Choosing an UnknownDate: 08/06/97 at 20:06:50 From: Rachel Subject: I have a word problem question. What is the easiest way to do a hard word problem? Date: 08/12/97 at 17:28:50 From: Doctor Mike Subject: Re: I have a word problem question. Dear Rachel, For most people, choosing the unknown is the hardest part. Like "Let X be the unknown number of gallons" "Let D be the distance traveled" "Let A be the angle the see-saw makes with the ground" depending on what the problem is about. You really need to think carefully about this step. It's important to get a good start. Then you usually take information given to you and put it into an equation form like X*pi = 35 D+55 = 100 3*A = 90 You may be given the facts to make 2 equations. From this point on, you work with the numbers and the equations, and try to find the answer. This step is the "pure algebra" step. The most important tool you have to work with is the principle that you can do EXACTLY THE SAME THING to both sides of an equation, and you will wind up with another true thing. Here are some examples: Start out with D+55 = 100. Subtract 55 from both sides and you get D+55-55 = 100-55, which simplifies to D = 45. Start out with 3*A = 90. Divide both sides by 3 and you get (3*A)/3 = 90/3, which simplifies to A = 30. This is about all I can say in general about word problems, but if you send one in to Dr. Math we can show you how to work it out. I find I learn pretty well by looking at some examples, and maybe you will too. -Doctor Mike, The Math Forum Check out our web site! http://mathforum.org/dr.math/ |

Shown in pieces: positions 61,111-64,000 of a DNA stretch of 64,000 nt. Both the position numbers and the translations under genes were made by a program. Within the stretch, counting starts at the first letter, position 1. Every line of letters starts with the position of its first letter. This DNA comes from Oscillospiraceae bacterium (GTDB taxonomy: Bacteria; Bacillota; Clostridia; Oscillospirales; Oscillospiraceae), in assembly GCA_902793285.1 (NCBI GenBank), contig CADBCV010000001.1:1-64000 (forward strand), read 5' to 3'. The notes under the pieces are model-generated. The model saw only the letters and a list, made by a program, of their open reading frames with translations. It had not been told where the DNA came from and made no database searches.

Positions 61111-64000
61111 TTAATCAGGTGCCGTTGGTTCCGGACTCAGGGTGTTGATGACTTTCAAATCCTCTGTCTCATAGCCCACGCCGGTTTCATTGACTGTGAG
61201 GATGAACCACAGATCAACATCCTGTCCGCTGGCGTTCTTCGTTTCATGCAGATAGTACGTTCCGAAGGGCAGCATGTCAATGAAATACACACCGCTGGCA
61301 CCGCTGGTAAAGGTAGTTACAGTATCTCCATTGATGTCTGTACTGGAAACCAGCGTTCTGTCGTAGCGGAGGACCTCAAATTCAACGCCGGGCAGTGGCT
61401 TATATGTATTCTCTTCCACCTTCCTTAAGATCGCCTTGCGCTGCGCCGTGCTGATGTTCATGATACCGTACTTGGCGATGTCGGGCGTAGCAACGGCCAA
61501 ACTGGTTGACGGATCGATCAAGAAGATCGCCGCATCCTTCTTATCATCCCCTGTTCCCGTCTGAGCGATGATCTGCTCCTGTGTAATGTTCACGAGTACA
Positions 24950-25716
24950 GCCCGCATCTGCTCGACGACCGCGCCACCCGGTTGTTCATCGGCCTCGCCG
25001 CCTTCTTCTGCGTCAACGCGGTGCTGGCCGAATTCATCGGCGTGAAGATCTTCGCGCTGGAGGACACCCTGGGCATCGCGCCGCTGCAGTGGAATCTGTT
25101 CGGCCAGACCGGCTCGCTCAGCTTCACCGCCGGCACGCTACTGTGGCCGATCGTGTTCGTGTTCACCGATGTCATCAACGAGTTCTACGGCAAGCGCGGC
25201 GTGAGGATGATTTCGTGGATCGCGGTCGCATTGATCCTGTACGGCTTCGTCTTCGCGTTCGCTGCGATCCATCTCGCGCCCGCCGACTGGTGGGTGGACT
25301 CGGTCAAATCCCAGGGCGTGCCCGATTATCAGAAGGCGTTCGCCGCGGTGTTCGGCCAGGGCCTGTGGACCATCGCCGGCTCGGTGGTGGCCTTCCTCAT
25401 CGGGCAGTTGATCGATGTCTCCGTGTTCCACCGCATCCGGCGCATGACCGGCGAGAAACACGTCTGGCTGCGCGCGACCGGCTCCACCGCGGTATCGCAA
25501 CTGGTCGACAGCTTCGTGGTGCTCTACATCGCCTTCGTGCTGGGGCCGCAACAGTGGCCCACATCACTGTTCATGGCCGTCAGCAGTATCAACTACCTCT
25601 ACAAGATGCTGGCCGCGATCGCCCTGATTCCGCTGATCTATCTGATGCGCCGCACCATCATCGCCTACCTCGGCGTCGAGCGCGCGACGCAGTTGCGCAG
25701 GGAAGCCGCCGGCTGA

Search the Dr. Math Library: |
[Privacy Policy] [Terms of Use]
Ask Dr. Math^{TM}
© 1994- The Math Forum at NCTM. All rights reserved.
http://mathforum.org/dr.math/